Censorship, Surveillance and Profits: A Hard Bargain for Apple in China
www.nytimes.com/2021/05/17/technology/apple-china-censorship-data.html Internal Apple documents reviewed by The New York Times, interviews with 17 current and former Apple employees and four security experts, and new filings made in a court case in the United States last week provide rare insight into the compromises Mr. Cook has made to do business in China.. Chinese state employees physically manage the computers. Apple abandoned the encryption technology it used elsewhere after China would not allow it. And the digital keys that unlock information on those computers are stored in the data centers theyre meant to secure.. Also https://twitter.com/matthew_d_green/status/1394394630523871233
Crypto-mining gangs are running amok on free cloud computing platforms
therecord.media/crypto-mining-gangs-are-running-amok-on-free-cloud-computing-platforms/ Over the course of the last few months, some crypto-mining gangs have switched their modus operandi from attacking and hijacking unpatched servers to abusing the free tiers of cloud computing platforms.. The list of services that have been abused this way includes the likes of GitHub, GitLab, TravisCI, LayerCI, CircleCI, Render, CloudBees CodeShip, Sourcehut, and Okteto.
Ransomware: Patient data could be ‘abused’ after health service attack, warns Irish government
www.zdnet.com/article/ransomware-patient-data-could-be-abused-after-health-service-attack-warns-irish-government/ Condemning any public release by the attackers of stolen patient data as “utterly contemptible”, officials have urged anyone who is affected to contact the Health Service Executive (HSE) or the authorities. . Press release at
Microsoft, Adobe Exploits Top List of Crooks Wish List
threatpost.com/top-microsoft-adobe-exploits-list/166241/ The exploit market is accommodating cybercrooks hunger for puncturing Microsoft products, according to Trend Micro. A second data point (see chart below) shows that 61 percent of sold exploits targeted Microsoft products, including Office, Windows, Internet Explorer and Microsoft Remote Desktop Protocol (RDP).. Researchers found that the average price for exploits that threat actors were willing to pay was $2,000. The crooks are going after fresh, tender new vulnerabilities, with 52 percent of exploits on their wish list being less than 2 years old: an age bracket that also accounts for 54 percent of exploits being sold.. Also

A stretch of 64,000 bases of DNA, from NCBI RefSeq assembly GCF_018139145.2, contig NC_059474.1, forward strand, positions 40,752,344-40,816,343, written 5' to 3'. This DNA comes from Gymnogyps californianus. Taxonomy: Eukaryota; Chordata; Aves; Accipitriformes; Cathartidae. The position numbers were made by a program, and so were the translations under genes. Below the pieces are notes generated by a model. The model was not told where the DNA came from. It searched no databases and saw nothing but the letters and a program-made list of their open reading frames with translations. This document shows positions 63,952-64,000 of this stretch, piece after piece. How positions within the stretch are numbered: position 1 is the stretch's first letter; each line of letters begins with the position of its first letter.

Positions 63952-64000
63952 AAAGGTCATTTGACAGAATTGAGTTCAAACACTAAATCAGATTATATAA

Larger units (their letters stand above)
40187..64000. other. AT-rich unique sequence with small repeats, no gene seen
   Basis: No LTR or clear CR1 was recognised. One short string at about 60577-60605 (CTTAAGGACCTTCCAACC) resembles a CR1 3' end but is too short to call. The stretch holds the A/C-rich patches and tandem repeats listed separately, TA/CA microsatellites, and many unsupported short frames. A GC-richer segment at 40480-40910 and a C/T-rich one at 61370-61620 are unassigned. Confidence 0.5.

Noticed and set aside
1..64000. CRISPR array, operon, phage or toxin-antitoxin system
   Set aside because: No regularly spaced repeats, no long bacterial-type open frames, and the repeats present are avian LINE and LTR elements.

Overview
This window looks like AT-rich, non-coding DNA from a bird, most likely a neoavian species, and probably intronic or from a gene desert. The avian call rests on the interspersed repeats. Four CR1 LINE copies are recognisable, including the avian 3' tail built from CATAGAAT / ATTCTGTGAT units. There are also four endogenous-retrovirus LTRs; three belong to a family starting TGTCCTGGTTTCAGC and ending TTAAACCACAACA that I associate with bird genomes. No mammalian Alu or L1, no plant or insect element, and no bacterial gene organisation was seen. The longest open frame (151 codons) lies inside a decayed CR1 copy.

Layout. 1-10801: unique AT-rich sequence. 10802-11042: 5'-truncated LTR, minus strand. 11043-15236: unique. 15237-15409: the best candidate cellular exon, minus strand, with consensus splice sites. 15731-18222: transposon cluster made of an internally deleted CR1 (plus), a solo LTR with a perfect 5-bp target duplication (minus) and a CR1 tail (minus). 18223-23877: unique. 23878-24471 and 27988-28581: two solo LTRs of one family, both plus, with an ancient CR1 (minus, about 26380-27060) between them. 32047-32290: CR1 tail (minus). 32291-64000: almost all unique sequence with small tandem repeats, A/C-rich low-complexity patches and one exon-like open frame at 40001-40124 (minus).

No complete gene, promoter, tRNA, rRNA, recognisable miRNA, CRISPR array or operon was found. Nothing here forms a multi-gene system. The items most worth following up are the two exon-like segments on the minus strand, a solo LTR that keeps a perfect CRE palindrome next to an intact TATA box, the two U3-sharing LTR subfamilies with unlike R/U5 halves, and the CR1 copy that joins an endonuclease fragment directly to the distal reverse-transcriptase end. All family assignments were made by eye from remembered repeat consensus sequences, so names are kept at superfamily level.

Latest phones are great at thwarting Wi-Fi tracking. Other devices, not so much study
www.theregister.com/2021/05/18/wifi_tracking_failures/ “We think this per-connection randomization scheme is a significant step in the right direction and has become the standard across modern mobile devices as of iOS 14 and Android 10,” Ellis Fenske, assistant professor of cyber science at the US Naval Academy told The Register, in a personal rather than institutional capacity.
EU extends sanctions against Chinese, Russian, and N. Korean hackers for another year
therecord.media/eu-extends-sanctions-against-chinese-russian-and-n-korean-hackers-for-another-year/ The European Union has extended today the legal framework that allows it to sanction foreign hackers, effectively extending its existing sanctions on Chinese, Russian, and North Korean hackers for another year, until May 18, 2022.
Cloud Configuration Risks Exposed
f.hubspotusercontent40.net/hubfs/1665891/Threat%20reports/AquaSecurity_Cloud_security_report_H1-2021.pdf There are numerous security posture issues across infrastructure as a service (IaaS) and platform as a service (PaaS) accounts, which suggests a wide-ranging lack of understanding of proper infrastructure configuration. 82.4% of environments had open to the internet issues.. 8% percent of small and midsize business users fixed every detected issue, versus only 1% of enterprise users.. More than 50% of organizations get alerts about misconfigured services that have left ports open to the world. But only 68% of these issues were fixed and even then, the average time to do so was 24 days.
Ransomware victim shows why transparency in attacks matters
www.bleepingcomputer.com/news/security/ransomware-victim-shows-why-transparency-in-attacks-matters/ On May 5th, green energy tech provider Volue suffered a Ryuk ransomware attack that impacted some of their front-end customer platforms.. Since then, Volue has been transparent about the cyberattack by providing webcasts, daily updates, and the email addresses and phone numbers for their CEO and CFO for questions about the attack.. Volue’s transparency is in stark contrast to the disclosures typically seen in ransomware attacks and should be used as a model for future disclosures.